When Sen. John McCain announced Alaska Gov. Sarah Palin as his running mate, it buoyed the sleeper candidate's campaign into a frenzy. Not only did the Friday-morning selection trump the news cycle discussion of Sen. Barack Obama's historic nomination acceptance speech, but it also appears to have drawn the coveted GOP conservative base back into the fold. Naysayers jumped at once at Palin's lack of experience. However, with the recent revelation that Palin's 17-year-old daughter is five-months pregnant, McCain's daring choice became a national debate of which the campaign has lost control.
Once it became known that McCain chose Palin as VP only a day prior to the announcement, the media and pundits began to question whether his team had known about the governor's skeletons. McCain's camp fought back, saying it thoroughly vetted Palin, and did not think an old DUI charge to her husband, a pregnant minor, or an ethics investigation were deal breakers.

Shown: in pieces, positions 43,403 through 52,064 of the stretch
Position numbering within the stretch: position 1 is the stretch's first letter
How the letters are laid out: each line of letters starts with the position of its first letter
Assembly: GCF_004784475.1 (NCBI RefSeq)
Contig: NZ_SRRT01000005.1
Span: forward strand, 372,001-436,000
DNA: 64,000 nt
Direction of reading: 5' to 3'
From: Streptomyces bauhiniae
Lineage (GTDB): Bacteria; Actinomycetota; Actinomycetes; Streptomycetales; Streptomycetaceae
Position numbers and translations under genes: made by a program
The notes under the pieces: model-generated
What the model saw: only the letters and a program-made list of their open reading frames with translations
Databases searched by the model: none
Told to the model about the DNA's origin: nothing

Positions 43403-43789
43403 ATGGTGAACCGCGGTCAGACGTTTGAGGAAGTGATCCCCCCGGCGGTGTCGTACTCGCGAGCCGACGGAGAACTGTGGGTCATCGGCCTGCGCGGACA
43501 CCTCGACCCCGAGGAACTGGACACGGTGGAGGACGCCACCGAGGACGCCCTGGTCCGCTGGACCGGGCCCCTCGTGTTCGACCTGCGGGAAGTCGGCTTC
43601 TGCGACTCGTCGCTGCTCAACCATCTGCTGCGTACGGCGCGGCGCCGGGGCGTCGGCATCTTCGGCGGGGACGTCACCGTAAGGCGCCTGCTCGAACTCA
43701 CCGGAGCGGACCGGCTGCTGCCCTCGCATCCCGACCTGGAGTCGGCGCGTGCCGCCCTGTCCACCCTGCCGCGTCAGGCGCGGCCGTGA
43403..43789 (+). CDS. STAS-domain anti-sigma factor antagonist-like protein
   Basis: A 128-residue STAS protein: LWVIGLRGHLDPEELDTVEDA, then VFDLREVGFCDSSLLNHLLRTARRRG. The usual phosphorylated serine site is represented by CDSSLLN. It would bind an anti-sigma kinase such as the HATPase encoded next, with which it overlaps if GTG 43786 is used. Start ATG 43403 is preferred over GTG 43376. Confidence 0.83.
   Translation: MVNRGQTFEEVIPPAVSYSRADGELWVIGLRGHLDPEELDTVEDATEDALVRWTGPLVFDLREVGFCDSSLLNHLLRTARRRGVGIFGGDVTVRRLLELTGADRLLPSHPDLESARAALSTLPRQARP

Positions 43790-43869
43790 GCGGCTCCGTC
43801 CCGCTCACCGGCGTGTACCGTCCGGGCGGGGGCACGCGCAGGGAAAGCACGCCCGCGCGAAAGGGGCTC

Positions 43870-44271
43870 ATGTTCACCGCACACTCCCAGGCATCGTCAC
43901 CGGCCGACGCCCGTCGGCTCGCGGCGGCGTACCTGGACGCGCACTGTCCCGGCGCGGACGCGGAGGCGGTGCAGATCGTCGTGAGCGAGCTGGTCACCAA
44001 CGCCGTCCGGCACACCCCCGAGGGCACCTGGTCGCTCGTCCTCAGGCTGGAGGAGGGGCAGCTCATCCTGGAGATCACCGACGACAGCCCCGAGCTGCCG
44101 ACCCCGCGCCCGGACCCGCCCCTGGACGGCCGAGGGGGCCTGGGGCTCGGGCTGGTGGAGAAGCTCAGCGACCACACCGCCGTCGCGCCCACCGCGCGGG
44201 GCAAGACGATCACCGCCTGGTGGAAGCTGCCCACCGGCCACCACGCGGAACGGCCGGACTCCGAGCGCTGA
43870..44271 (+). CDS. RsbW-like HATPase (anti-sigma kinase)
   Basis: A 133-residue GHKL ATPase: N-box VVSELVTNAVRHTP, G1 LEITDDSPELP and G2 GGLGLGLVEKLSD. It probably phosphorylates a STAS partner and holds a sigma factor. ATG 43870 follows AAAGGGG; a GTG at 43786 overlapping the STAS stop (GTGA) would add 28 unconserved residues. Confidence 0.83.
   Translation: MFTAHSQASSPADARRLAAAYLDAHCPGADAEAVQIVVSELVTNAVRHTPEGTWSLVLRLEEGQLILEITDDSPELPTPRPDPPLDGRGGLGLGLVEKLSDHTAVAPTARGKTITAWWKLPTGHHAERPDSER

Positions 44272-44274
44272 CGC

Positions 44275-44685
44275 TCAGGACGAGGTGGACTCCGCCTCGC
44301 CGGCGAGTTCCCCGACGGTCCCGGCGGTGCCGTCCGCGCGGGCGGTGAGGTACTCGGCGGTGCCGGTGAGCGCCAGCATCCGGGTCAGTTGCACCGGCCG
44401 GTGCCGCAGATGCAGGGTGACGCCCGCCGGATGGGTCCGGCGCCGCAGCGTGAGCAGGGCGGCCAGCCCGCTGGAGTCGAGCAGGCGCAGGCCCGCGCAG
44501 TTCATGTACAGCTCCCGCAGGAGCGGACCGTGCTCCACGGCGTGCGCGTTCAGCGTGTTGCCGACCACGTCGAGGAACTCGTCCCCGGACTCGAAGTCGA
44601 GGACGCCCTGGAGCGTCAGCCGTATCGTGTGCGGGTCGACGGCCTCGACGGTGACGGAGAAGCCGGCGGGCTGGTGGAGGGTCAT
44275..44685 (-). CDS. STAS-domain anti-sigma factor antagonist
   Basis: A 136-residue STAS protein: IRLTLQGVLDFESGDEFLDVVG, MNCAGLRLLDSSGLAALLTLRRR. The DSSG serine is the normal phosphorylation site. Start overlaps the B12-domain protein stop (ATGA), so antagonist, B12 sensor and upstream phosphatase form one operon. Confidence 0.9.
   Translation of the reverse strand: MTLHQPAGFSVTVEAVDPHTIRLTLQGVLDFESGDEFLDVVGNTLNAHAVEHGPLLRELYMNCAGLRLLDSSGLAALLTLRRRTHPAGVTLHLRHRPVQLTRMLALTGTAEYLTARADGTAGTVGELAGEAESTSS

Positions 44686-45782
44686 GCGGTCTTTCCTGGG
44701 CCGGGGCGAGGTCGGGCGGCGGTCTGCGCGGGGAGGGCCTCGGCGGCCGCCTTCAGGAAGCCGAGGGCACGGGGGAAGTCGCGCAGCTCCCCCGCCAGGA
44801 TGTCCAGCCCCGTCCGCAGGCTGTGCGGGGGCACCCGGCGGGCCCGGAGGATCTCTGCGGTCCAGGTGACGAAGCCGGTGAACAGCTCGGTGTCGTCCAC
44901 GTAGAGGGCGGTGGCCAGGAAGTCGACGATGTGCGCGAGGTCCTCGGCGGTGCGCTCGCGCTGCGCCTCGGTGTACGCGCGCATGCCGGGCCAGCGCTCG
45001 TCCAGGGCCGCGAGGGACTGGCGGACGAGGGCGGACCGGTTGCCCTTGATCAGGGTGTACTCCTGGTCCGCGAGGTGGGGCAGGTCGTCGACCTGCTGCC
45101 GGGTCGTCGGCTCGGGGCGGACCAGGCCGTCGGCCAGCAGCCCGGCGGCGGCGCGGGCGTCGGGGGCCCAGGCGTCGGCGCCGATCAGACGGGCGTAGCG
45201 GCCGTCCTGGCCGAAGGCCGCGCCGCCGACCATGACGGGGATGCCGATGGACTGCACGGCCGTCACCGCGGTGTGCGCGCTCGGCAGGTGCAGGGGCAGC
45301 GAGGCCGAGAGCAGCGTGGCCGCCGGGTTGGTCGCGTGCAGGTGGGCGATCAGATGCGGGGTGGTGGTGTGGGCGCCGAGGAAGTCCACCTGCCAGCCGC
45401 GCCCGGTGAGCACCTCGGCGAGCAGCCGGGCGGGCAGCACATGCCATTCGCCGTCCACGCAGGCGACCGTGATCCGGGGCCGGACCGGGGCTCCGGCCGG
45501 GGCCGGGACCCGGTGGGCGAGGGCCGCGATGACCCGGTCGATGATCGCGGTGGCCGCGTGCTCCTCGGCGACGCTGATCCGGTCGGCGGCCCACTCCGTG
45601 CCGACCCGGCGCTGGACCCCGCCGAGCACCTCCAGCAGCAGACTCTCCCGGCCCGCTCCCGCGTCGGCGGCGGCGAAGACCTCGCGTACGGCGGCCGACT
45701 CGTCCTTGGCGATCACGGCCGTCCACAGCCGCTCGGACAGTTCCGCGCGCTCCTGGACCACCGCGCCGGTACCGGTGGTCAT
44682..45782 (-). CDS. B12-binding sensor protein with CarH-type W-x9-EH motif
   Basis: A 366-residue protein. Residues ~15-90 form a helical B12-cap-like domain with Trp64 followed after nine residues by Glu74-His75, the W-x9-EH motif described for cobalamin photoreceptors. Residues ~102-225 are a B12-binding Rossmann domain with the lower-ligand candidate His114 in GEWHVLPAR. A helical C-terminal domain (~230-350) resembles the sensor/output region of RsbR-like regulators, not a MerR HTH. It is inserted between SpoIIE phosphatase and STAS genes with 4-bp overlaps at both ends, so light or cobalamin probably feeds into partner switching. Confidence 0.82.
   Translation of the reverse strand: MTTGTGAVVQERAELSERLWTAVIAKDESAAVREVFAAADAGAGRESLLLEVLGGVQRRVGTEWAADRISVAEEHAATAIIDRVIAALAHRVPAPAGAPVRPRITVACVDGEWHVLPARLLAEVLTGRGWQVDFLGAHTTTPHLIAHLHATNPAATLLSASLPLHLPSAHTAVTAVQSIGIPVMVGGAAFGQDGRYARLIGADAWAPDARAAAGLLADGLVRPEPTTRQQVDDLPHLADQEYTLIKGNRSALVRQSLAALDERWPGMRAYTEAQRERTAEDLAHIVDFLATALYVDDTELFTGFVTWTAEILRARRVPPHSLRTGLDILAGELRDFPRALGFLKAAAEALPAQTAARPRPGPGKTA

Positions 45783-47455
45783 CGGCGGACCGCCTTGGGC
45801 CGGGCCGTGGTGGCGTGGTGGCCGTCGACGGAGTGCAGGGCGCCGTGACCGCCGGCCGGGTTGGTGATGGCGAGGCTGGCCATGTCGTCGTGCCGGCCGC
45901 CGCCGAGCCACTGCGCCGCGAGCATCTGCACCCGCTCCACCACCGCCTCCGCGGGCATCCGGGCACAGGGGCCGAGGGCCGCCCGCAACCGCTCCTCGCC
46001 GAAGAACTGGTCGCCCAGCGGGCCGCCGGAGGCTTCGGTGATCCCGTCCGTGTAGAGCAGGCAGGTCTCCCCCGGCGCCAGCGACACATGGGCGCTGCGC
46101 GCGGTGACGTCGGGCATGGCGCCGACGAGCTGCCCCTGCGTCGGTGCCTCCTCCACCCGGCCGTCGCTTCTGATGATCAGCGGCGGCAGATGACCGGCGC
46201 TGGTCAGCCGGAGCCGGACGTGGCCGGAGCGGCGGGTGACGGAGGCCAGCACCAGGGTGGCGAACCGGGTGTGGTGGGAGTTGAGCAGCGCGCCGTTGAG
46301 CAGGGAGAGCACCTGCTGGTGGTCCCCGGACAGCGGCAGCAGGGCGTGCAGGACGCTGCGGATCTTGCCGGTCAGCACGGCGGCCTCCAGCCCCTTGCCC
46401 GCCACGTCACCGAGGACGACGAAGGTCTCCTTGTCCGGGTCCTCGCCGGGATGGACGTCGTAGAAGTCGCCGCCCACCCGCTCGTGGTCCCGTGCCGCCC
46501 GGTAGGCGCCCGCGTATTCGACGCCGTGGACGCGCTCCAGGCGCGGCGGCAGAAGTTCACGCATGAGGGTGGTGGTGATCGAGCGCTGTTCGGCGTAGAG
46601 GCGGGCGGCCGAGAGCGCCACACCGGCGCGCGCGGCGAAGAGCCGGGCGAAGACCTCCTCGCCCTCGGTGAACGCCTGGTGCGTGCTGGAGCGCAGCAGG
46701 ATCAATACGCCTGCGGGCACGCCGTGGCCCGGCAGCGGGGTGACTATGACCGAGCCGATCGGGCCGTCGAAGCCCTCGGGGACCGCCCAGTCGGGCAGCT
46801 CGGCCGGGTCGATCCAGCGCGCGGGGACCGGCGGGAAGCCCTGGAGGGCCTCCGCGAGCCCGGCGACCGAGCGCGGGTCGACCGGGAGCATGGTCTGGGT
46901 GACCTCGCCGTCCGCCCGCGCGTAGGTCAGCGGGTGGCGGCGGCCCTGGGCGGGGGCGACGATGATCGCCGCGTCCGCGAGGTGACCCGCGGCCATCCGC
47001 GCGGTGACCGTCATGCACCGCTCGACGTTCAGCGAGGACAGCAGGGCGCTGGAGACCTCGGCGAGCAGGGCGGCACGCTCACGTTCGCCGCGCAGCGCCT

There's no reason to take pot shots at Palin's family – in fact, they've now become a walking pro-life statement, which should placate conservatives concerned with McCain's record. However, if McCain's team knew of these tabloid-worthy items, it should have aired them immediately upon her selection, or better yet, asked Palin to announce it prior to her selection. This way the news would have been part of her bio, not a standalone story on the first day of the RNC.
The campaign is blaming the media for too close scrutiny of Palin, but that misses the point. It's a 24/7 news cycle, so it's no surprise that Internet rumors swirled over Labor Day weekend. The statement released last Monday shocked RNC delegates, while images of the pregnant teen covering her “baby bump” with her younger brother played over and over. The media was simply doing a job that the McCain campaign neglected.